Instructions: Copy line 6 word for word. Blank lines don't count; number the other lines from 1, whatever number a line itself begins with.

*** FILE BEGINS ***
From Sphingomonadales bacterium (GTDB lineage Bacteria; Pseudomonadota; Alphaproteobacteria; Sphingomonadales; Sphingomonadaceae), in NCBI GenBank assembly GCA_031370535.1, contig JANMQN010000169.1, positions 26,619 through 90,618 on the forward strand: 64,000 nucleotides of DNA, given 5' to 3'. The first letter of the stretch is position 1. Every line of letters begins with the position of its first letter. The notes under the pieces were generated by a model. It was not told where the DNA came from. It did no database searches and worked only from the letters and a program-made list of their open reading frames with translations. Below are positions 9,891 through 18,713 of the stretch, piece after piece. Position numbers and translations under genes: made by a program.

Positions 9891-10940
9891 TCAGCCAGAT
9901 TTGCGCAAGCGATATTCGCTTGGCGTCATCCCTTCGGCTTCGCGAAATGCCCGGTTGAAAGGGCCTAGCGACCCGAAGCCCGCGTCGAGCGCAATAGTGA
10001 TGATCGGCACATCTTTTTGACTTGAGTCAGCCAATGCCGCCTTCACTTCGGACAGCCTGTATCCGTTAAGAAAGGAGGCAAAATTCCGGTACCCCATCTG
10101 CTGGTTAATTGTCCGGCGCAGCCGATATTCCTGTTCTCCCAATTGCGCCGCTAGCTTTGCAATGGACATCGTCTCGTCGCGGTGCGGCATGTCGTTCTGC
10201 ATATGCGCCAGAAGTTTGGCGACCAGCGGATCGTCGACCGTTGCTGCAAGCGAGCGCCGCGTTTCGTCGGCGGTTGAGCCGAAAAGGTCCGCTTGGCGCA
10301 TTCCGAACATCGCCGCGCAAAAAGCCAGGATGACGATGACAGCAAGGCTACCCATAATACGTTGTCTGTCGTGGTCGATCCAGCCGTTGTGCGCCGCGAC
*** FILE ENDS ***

10101 CTGGTTAATTGTCCGGCGCAGCCGATATTCCTGTTCTCCCAATTGCGCCGCTAGCTTTGCAATGGACATCGTCTCGTCGCGGTGCGGCATGTCGTTCTGC